4.4.7. Heavy Metal Binding Proteins and Anti-Inflammatory Mediators

In general, like its cysteine-rich counterpart glutathione, metallothionein has the capacity to inhibit free radicals and to bind to toxic metals to enhance cellular detoxification [107,108]. Specifically, metallothionein (MTH) 1 and 2 can bind a wide range of metals including cadmium, zinc, mercury, copper, arsenic, silver, etc., and they can also serve as anti-inflammatory mediators in the body [107,108].
All of the cosmeceuticals tested displayed very high stimulation of MTH 1 gene expression (Table 7); however, the 4′ acetoxy resveratrol analog showed the greatest stimulation. For MTH 2, racemic equol displayed the greatest stimulation followed by 4′ acetoxy resveratrol at 63% and resveratrol at 39% of the racemic value, while R-equol and S-equol were not assayed (Table 7). Accordingly, the obtained results suggest that all of the cosmeceuticals tested provided high levels of metal detoxification capacity, protection against oxidants and, potentially, serve as mediators of inflammation [108].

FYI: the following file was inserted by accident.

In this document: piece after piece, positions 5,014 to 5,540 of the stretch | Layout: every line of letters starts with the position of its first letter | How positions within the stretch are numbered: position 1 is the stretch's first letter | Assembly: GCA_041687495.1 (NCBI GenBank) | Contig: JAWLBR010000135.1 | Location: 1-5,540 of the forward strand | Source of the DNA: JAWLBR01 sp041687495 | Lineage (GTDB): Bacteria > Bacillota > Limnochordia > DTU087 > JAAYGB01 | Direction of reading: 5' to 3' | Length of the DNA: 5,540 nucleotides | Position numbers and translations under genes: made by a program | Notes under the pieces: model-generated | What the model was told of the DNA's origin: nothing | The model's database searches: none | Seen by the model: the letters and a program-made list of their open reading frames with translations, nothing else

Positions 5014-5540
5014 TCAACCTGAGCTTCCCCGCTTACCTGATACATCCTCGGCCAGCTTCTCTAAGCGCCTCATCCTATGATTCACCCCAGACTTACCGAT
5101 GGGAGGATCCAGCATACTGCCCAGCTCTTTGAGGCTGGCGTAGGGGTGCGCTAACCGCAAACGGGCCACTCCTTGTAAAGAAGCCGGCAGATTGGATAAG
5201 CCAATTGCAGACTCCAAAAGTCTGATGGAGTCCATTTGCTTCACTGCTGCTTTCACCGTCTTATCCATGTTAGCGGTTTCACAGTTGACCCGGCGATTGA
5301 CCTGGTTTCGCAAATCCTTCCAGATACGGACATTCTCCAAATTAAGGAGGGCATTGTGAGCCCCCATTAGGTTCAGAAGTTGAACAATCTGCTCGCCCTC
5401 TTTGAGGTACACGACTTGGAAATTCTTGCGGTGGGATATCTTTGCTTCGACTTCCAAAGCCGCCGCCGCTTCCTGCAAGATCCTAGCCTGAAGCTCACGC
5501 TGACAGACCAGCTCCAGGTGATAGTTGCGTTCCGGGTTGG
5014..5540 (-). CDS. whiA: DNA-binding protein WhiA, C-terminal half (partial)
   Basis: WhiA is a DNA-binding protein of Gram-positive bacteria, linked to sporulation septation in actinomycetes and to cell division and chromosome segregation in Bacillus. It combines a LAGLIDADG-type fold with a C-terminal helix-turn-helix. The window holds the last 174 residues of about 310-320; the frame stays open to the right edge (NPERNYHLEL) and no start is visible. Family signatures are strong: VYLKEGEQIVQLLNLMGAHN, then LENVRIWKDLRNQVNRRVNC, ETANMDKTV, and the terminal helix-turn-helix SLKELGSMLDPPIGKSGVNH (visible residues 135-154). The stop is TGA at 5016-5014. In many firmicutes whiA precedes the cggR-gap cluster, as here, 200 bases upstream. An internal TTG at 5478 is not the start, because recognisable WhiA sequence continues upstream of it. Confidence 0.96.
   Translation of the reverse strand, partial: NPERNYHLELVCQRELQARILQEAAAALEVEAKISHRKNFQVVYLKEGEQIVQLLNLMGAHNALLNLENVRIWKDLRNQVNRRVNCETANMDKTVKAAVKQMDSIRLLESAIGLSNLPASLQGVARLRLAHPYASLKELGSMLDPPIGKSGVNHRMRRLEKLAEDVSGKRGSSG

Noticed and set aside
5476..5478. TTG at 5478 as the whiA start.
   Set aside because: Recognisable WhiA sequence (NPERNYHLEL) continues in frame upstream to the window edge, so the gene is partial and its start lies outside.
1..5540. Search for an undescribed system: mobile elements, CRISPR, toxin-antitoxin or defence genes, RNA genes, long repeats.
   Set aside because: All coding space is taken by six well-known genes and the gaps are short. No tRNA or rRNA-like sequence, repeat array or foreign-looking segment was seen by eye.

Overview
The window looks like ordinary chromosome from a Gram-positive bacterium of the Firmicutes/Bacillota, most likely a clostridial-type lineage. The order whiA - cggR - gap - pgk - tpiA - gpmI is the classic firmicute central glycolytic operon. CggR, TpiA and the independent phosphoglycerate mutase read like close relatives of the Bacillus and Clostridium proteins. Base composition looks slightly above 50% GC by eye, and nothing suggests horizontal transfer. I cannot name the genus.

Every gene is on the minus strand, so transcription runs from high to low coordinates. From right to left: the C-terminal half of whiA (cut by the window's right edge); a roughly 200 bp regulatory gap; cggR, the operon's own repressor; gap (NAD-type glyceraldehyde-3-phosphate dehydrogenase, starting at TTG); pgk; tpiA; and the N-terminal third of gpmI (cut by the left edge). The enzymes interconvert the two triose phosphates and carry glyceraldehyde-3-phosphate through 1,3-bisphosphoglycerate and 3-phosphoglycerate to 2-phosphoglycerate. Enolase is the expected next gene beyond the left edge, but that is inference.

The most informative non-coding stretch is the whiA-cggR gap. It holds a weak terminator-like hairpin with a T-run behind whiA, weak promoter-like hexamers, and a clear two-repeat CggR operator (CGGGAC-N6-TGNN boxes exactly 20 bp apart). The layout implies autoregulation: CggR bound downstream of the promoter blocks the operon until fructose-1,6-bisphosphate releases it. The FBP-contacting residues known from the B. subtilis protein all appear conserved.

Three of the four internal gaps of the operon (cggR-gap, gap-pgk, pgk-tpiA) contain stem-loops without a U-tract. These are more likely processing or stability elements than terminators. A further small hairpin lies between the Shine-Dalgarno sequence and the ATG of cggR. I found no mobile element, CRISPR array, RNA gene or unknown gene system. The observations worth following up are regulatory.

4.4.8. Inflammatory Factors

Research during the last two decades has revealed the mechanism by which continued oxidative stress leads to chronic inflammation, which in turn mediates most chronic diseases, including cancer and skin damage [109,110,111]. In this regard, it is well documented that many pro-inflammatory markers in human skin are increased with UV exposure [14,108,110]. Research on resveratrol and equol from plants and other sources has expanded the horizon for potential therapeutic remedies and treatments [4,11,14,19,20,27].